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Customer Relationship and Sales

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  • Shouyong Shi

Abstract

I construct a search model to formalize the intuitive idea that sellers hold sales to attract buyers and build customer relationships. The market consists of a large number of buyers and sellers. All sellers sell a homogeneous good and all buyers have the same publicly known valuation of the good. Buyers know the terms of trade offered by sellers before choosing which seller to visit. A buyer is related to a seller if the buyer just bought a good from the seller and the relationship is broken if the buyer fails to continue to buy from the seller. Sellers are restricted to offer the same price to all buyers, but they are allowed to give priority to their related buyers. I prove that there is an equilibrium in which a seller gives priority to the related buyer and a buyer makes repeat purchases from the related seller. In the equilibrium, a seller who does not have a related buyer posts a low (sale) price to attract the buyers who are unrelated to any seller and, once the seller is related to a buyer after a trade, the seller will post a high (regular) price to sell only to the related buyer. The fraction of related sellers is endogenous in the equilibrium. I calibrate the steady state of the model to the data and find that the sale price represents a sizable markdown, and the regular price a sizable markup, on the marginal cost. With the calibrated model, I examine comparative statics and dynamics of the equilibrium with respect to changes in the cost of and the demand for the good.

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Bibliographic Info

Paper provided by University of Toronto, Department of Economics in its series Working Papers with number tecipa-429.

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Length: 49 pages
Date of creation: 11 May 2011
Date of revision:
Handle: RePEc:tor:tecipa:tecipa-429

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Keywords: Sales; Customer relationship; Directed search;

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References

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  1. Shi, Shouyong, 2002. "A Directed Search Model of Inequality with Heterogeneous Skills and Skill-Based Technology," Review of Economic Studies, Wiley Blackwell, vol. 69(2), pages 467-91, April.
  2. Emi Nakamura & Jón Steinsson, 2008. "Five Facts about Prices: A Reevaluation of Menu Cost Models," The Quarterly Journal of Economics, MIT Press, vol. 123(4), pages 1415-1464, November.
  3. Milgrom, Paul & Roberts, John, 1986. "Price and Advertising Signals of Product Quality," Journal of Political Economy, University of Chicago Press, vol. 94(4), pages 796-821, August.
  4. Judith A. Chevalier & Anil K. Kashyap & Peter E. Rossi, 2003. "Why Don't Prices Rise During Periods of Peak Demand? Evidence from Scanner Data," American Economic Review, American Economic Association, vol. 93(1), pages 15-37, March.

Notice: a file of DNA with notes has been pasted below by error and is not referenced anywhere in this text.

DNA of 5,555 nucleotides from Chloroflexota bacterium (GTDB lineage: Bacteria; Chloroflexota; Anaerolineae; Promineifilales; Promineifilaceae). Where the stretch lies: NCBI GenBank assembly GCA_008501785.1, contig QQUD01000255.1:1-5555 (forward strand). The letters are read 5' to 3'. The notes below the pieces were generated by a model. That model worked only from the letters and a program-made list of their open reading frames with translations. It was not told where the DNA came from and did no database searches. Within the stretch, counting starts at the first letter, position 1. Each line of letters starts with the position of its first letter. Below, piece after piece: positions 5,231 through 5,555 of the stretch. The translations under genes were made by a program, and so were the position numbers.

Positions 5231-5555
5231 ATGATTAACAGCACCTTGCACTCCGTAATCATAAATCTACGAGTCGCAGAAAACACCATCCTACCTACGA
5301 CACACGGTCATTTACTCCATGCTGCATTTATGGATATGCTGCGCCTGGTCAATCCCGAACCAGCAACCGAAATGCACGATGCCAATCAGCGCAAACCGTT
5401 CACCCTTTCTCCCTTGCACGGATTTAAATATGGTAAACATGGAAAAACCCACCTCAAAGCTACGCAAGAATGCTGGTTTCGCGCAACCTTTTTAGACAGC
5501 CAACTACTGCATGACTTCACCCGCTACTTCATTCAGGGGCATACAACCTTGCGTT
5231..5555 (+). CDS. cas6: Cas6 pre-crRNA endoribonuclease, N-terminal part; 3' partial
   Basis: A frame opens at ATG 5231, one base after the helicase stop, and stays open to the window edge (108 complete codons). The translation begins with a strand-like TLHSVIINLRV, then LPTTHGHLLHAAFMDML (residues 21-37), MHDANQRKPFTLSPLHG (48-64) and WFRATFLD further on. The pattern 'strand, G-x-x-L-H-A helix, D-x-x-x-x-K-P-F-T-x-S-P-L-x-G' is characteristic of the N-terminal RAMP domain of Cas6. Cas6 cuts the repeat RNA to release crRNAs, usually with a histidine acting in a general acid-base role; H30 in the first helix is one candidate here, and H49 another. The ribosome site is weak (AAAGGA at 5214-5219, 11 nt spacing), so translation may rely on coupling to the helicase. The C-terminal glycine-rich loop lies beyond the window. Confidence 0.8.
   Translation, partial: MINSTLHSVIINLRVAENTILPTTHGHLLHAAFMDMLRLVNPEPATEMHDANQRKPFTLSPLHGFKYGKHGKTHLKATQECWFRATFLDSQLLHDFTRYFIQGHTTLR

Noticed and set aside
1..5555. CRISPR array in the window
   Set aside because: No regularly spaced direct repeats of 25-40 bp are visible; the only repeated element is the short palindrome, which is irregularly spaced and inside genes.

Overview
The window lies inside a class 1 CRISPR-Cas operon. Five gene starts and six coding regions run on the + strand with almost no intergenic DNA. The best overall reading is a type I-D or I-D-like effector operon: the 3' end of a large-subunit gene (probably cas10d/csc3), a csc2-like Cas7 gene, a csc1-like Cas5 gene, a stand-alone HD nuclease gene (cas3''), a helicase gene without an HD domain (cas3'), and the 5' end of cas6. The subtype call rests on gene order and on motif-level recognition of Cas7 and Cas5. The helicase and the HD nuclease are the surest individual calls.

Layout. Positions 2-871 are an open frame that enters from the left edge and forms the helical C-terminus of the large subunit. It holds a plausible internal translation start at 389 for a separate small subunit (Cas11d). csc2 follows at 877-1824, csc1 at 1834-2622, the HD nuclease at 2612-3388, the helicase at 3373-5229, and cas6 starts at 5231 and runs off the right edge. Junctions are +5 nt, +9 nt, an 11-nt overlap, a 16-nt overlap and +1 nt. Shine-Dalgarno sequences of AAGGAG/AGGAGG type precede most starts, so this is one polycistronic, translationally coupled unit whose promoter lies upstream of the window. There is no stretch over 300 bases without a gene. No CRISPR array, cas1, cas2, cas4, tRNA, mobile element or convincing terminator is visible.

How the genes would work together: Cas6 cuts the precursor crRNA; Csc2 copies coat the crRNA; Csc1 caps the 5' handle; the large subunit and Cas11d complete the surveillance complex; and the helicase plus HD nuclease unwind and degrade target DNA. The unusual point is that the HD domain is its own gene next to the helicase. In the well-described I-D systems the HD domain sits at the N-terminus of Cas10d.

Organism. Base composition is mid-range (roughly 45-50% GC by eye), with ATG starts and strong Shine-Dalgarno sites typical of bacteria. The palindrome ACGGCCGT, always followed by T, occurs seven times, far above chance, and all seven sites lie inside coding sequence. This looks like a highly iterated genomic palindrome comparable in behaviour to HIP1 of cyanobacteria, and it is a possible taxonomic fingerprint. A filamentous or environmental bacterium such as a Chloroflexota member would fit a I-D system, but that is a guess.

5. Peter J. Klenow & Oleksiy Kryvtsov, 2007. "State-Dependent or Time-Dependent Pricing: Does It Matter for Recent U.S. Inflation?," Discussion Papers 07-007, Stanford Institute for Economic Policy Research.
  6. Shouyong Shi, 2006. "Directed Search for Equilibrium Wage-Tenure Contracts," Working Papers tecipa-260, University of Toronto, Department of Economics.
  7. Salop, S & Stiglitz, J E, 1982. "The Theory of Sales: A Simple Model of Equilibrium Price Dispersion with Identical Agents," American Economic Review, American Economic Association, vol. 72(5), pages 1121-30, December.
  8. Shilony, Yuval, 1977. "Mixed pricing in oligopoly," Journal of Economic Theory, Elsevier, vol. 14(2), pages 373-388, April.
  9. Shantanu Dutta & Mark Bergen & Daniel Levy, 2002. "Price Flexibility in Channels of Distribution: Evidence from Scanner Data," Working Papers 2002-10, Department of Economics, Bar-Ilan University.
  10. Shouyong Shi & Francisco Gonzalez, 2009. "An Equilibrium Theory of Learning, Search and Wages," 2009 Meeting Papers 27, Society for Economic Dynamics.
  11. Galenianos, Manolis & Kircher, Philipp, 2009. "Directed search with multiple job applications," Journal of Economic Theory, Elsevier, vol. 144(2), pages 445-471, March.
  12. Kyle Bagwell, 1987. "Introductory Price as a Signal of Cost in a Model of Repeat Business," Discussion Papers 722, Northwestern University, Center for Mathematical Studies in Economics and Management Science.
  13. Robert Shimer, 2001. "The Assignment of Workers to Jobs In an Economy with Coordination Frictions," NBER Working Papers 8501, National Bureau of Economic Research, Inc.
  14. Peters, Michael, 1984. "Bertrand Equilibrium with Capacity Constraints and Restricted Mobility," Econometrica, Econometric Society, vol. 52(5), pages 1117-27, September.
  15. Martin Pesendorfer, 2002. "Retail Sales: A Study of Pricing Behavior in Supermarkets," The Journal of Business, University of Chicago Press, vol. 75(1), pages 33-66, January.
  16. Montgomery, James D, 1991. "Equilibrium Wage Dispersion and Interindustry Wage Differentials," The Quarterly Journal of Economics, MIT Press, vol. 106(1), pages 163-79, February.
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Cited by:
  1. Emmanuel Saez & Pascal Michaillat, 2013. "A Theory of Aggregate Supply and Aggregate Demand as Functions of Market Tightness with Prices as Parameters," 2013 Meeting Papers 1216, Society for Economic Dynamics.

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